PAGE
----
“From all countries, Armenians are hurrying to enter the ranks of the glorious Russian Army, with their blood to serve the victory of Russian arms…… let the Russian flag wave freely over the Dardanelles and the Bosphorus. Let, with your will, great Majesty, the peoples remaining under the Turkish yoke receive freedom. Let the Armenian people of Turkey who have suffered for the faith of Christ receive resurrection for a new free life under the protection of Russia.” (Hovannisian page 45)
Cathalicos Gevorg V told Tsar Nicholas that: “The salvation of the Turkish Armenians is possible only by delivering them definitely from Turkish domination and by creating an autonomous Armenia under the powerful protectorate of Great Russia.” (Hovannisian page 45).

In the first year of war, the Ottoman Army led by Enver retreated. The hundred thousand man force dwindled in two weeks to less than 15% of its original strength, mostly due to a cold winter and epidemics of typhus and cholera. (Hovannisian page 46).

The Russian victories of January 1915 had averted the immediate threat to Transcaucasia, but the crisis had left its scars; nearly seventy thousand Armenians uprooted from the battle zone had fled toward Erevan and Tiflis. (Hovannisian page 47).

The defeat prompted the Ottoman leaders to deport the Armenians in the eastern provinces. An estimated eight hundred thousand to over a million Armenians perished within a few months and several hundred thousand more succumbed in the following years to the ravages of disease, famine and refugee life. Unknown numbers of women and children were converted forcibly to Islam, possessed by Turkish men or adopted by Moslem families. (Hovannisian page 49).

Mosst Turkish sources claim that deportations were wartime measures necessary for the security of the state and they were adopted only after evidence of Armenian treachery was conclusive. Proof of malevolence included the formation of volunteer units in the Caucasus, the participation of Turkish subjects in these groups, threats and antagonism expressed in Armenian journals abroad and preparations for armed insurrection. (Hovannisian page 49)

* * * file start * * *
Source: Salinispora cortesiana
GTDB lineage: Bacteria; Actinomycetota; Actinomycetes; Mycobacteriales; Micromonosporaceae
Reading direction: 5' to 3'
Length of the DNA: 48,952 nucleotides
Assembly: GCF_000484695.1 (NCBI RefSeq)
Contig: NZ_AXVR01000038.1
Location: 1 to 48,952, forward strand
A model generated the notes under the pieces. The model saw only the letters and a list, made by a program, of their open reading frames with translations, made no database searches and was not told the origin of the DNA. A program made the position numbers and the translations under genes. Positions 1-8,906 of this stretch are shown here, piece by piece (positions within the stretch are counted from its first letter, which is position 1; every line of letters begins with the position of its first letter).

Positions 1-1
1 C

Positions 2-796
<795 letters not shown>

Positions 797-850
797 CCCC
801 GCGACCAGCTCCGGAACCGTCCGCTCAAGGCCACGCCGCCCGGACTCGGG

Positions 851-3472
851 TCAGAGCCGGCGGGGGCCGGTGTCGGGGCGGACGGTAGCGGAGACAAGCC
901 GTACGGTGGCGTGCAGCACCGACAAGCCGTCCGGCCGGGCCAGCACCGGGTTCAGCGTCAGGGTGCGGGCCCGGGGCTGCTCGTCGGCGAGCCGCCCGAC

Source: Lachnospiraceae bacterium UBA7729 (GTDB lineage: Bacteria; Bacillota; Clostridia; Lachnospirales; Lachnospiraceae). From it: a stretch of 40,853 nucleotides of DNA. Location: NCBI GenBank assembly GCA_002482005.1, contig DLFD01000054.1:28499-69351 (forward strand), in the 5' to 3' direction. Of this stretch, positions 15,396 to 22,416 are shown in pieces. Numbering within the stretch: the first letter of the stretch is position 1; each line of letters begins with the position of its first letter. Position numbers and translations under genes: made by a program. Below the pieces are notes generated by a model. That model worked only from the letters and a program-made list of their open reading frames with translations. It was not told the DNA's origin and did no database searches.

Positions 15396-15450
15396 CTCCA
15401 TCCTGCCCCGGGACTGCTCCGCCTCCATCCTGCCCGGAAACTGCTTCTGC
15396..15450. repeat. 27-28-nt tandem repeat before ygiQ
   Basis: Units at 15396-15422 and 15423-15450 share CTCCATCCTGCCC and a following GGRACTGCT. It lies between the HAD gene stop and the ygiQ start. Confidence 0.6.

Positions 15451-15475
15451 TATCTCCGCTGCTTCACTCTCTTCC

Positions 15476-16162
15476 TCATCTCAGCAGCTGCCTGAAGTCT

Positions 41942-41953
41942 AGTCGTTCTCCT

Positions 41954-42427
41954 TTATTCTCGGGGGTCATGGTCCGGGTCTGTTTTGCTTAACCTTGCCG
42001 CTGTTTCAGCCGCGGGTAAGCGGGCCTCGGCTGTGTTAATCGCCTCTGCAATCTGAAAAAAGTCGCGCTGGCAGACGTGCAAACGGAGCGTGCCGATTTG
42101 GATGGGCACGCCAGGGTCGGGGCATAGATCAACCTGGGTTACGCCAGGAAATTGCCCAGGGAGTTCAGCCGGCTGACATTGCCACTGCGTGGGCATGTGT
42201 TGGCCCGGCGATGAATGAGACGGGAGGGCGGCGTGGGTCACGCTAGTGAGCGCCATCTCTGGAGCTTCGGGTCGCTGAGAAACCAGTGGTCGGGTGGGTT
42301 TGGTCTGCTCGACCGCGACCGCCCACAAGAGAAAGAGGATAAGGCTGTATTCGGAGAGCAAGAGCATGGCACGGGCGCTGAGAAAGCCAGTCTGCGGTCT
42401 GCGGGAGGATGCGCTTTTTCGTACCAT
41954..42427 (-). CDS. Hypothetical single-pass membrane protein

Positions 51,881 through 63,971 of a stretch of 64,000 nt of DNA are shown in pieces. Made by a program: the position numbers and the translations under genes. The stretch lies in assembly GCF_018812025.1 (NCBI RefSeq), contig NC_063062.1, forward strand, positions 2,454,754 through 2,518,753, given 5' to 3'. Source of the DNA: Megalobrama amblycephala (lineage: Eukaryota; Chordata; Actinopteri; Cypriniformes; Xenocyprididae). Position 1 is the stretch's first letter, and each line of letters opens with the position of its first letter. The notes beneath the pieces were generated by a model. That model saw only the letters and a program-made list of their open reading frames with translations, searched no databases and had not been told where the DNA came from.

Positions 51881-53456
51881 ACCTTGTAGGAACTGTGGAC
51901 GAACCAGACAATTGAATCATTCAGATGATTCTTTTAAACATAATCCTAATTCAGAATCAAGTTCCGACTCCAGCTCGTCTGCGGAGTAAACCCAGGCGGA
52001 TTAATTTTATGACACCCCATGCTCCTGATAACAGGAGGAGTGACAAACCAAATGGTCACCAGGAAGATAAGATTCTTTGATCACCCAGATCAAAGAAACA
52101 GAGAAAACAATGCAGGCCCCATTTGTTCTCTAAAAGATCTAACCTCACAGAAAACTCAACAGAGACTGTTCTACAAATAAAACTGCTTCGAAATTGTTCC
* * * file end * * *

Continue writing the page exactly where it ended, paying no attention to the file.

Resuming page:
On May 26, the Minister of the Interior, Talat Pasha, sent to the Grand Vezir a communiqué concerning Armenian deportations “……….because it is necessary that rebellious elements of this kind should be removed from the area of military activities and that the villages which are the bases and shelters for these rebels should be vacated, certain measures are being adopted, among which is deportation of the Armenians from the Van, Bitlis, Erzurum vilayets, the counties of Adana, Mersin, Kozan except for the cities of Adana, Sis and Mersin, Maras, Sancak except for Maras itself, and Iskenderun, Antakya districts of Halep vilayet except for the administrative city of each.

It is being announced that the Armenians are to be sent to the following places: Mosul vilayet except for the northern area bordering Van vilayet, Zor Sancak, southern Urfa except for the city of Urfa itself, eastern and south eastern Halep vilayet and the eastern part of the Syrian vilayet. (Hovannisian page 50).

Four days later the Ottoman Council of Ministers confirmed the necessity of deportations but gave to the law of fair play by approving provisions. (Hovannisian page 50).

1. To safeguard the person and possessions of the deportees until they had reached their destination and to forbid any form of persecution.

2. To compensate the deportees with new property, land and goods necessary for a comfortable life.

3. To sell or rent these fields, properties and goods not settled by Moslem refugees and to keep in the treasury, in the owner’s name, an account of the derived income.

The Germans have been accused by direct complicity in the deportations, for the Berlin government had both the influence and the force to restrain its Turkish partner. When a German economic project in southern Anatolia was threatened because of the deportations, Kaiser Wilhelm’s officials exerted sufficient pressure to spare the Armenian laborers until completion of work. The Ottoman Empire was economically and militarily dependent on Germany. The Kaiser’s threat to withdraw that aid would have moderated the Ottoman leaders. (Hovannisian page 54 & 55).

At about the same time as deportation, Cevdet Bey attempted to crush the rising at Van. Participating in the operation were the second, third, fourth and fifth Armenian volunteer battalions combined under the command of Vardon. Legion joined General Nikolaev’s regular forces which passed over the prewar borders on May 4. Two weeks later the Armenian units followed by the Russian troops were greeted joyously by the insurgents at Van, while Cevdet Bey retreated along the southern shore of Lake Van. Russian military authorities appointed Aram Manukian governor of the occupied region. (Hovannisian page 56).

At the end of June, the Armenian Legion was entrusted with the task of expelling Turks from the entire southern shore of the lake. However, when they advanced towards Bitlis, they met the vigorous counter offensive of the Turks. To avoid encirclement, Trukhin’s group was commanded to withdraw to Van, but upon arriving there, the general found the entire region already evacuated by the remainder of the army. Thus on July 31, 1915, the native inhabitants were ordered to abandon their homes and move toward the Russian border. The panic was indescribable, fleeing behind the retreating Russian forces, nearly two hundred thousand refugees swarmed into Transcaucasia. (Hovannisian page 56).